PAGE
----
My Lords, I respectfully point out to the noble Baroness that she may not be aware that the current arrivals and departures procedures used by civil aviation mean that it matters not whether we have one extra runway at Heathrow or 10. The fact is that we cannot land enough aircraft at the moment. Will the noble Baroness inquire of the Davies commission whether it will review the standard arrivals and departures procedures and the adoption of GPS technology, which I know the CAA has just started to use, to allow further arrivals at airports?
My Lords, I will go back and ask my department to have conversations with the CAA so that I can give the noble Lord a more complete answer.
My Lords, would the noble Baroness—
My Lords, my noble friend will remember that after Terminal 5 was approved, we were assured that there would be no further development at Heathrow Airport. I wonder if she can give us any insight into what will happen should a third runway be built at Heathrow Airport, and how much more development we shall see there?
My noble friend knows intimately the history of airport development in the south-east. I am afraid that I can make no further comment until the final report comes from the Davies commission in the summer of 2015, at which point I will be delighted to comment.
My Lords, are the Government sustaining pressure on Sir Howard so that an incoming Labour Government will be able to consider the report immediately after the general election? Another easy question for the Minister: how much did the unrealistic and abortive idea of “Boris Island” cost?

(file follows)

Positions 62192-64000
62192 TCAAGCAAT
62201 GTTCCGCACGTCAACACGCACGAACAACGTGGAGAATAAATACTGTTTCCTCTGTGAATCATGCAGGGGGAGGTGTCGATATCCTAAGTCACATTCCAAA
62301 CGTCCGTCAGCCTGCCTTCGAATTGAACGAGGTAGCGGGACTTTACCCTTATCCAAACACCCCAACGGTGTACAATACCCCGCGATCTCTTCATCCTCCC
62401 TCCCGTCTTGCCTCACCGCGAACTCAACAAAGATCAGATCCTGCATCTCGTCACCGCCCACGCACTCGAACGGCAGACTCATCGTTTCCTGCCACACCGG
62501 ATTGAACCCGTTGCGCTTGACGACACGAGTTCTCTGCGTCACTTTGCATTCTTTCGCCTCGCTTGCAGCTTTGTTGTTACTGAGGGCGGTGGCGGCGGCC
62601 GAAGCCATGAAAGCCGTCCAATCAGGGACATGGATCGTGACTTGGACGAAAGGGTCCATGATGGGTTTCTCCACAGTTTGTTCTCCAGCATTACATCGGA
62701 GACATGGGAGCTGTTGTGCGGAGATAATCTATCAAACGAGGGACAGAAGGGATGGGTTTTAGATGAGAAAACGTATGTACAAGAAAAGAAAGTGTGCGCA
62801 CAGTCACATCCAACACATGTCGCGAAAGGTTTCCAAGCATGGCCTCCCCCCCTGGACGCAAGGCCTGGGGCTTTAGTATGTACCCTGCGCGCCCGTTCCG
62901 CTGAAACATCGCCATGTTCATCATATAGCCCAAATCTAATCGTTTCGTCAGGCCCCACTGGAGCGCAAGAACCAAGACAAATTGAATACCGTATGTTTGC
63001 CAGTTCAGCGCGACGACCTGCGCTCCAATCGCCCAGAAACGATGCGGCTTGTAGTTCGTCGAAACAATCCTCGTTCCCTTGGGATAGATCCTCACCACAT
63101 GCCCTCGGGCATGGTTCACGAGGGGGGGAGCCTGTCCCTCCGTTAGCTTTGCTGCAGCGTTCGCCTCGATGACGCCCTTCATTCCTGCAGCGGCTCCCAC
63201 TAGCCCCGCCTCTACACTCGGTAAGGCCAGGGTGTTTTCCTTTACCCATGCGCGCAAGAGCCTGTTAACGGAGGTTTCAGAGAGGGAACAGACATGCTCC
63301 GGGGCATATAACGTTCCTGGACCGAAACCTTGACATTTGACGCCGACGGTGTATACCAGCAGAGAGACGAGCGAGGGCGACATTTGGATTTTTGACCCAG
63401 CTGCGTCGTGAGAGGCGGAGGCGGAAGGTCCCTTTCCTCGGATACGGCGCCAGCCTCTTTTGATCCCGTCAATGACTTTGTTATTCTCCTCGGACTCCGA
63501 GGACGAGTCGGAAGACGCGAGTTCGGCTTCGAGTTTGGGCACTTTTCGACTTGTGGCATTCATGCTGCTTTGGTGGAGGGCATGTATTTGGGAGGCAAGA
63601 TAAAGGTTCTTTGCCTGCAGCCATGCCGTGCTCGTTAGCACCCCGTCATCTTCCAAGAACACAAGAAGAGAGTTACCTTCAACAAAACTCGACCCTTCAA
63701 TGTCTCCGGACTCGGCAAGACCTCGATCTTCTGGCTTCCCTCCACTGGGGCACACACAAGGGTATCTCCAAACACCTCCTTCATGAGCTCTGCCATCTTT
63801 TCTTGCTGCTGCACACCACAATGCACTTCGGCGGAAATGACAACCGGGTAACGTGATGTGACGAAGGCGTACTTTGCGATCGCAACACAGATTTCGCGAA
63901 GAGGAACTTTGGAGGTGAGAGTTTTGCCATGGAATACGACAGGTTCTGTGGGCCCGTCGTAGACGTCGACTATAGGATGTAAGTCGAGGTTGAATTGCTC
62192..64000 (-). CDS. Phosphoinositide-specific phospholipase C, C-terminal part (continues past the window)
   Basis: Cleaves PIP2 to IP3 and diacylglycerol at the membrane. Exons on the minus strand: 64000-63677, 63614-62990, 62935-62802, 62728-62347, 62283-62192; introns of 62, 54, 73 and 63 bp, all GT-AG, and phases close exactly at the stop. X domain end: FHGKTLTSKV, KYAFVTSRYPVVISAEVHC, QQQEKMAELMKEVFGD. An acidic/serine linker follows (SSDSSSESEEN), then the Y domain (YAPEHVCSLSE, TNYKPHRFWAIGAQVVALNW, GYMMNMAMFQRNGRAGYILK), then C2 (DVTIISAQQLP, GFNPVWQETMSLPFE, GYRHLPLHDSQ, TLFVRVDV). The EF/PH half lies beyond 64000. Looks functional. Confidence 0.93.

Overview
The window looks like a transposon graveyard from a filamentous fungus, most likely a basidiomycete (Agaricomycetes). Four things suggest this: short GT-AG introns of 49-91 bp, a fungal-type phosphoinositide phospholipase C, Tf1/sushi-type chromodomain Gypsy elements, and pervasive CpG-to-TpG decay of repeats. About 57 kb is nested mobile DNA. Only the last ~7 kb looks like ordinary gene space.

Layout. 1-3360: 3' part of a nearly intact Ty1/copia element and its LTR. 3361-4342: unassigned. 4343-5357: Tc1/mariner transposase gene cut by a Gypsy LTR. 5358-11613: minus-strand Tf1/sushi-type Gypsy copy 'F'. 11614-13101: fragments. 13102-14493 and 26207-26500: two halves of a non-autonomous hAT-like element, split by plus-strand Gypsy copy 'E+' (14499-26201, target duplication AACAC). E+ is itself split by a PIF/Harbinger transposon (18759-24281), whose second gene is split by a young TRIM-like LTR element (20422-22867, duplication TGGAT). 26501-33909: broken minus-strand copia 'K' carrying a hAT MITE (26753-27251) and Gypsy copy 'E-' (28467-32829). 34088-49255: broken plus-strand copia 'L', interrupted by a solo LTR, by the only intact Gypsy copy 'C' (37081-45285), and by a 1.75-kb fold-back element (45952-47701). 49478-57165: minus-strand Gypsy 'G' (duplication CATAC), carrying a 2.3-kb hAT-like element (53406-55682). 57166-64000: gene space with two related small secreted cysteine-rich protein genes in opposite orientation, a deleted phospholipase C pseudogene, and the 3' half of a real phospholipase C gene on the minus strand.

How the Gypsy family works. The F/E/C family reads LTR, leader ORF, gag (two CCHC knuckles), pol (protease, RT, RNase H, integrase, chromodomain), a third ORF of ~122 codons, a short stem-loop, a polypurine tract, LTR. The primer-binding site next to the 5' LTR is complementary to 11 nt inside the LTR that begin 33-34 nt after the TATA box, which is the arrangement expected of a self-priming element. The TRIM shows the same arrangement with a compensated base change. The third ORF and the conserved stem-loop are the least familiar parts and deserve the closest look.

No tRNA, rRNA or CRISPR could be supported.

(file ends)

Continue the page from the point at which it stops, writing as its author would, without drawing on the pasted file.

My Lords, Sir Howard Davies’ report will not be ready until the summer of 2015 and it is beyond my telepathic capabilities to anticipate its contents. I cannot answer for the Labour Party.
My Lords, would the noble Baroness agree—
Does the Minister agree that there is bound to be a substantial delay between the publication of the report and the building of a new runway? Meanwhile, the costs will inevitably rise, and British aviation will have to pay those costs, among others. Does the Minister agree with that?
My Lords, I am sure that everybody would want a major decision such as whether to build a new runway to be made with the best information available. It is important in those circumstances to make sure that the issue has been fully explored. That may be called delay by some. I think that others would say that it helps to inform appropriate decision-making.
My Lords—third time lucky. May I ask the noble Baroness whether she agrees that one of the things that have bedevilled this issue over the past two decades has been delay? Does she believe that when the Davies report is finally published, it will be implemented? I declare an interest as a supporter of the Stop Stansted Expansion campaign. If she looks at that example, she will see the restorative effect of lifting the blight on an airport and the countryside coming back to life.
My Lords, Sir Howard Davies identified that there was no immediate capacity requirement; he is looking to 2030. After the report is issued we will all have to look at its contents and then make our decisions on how we will respond.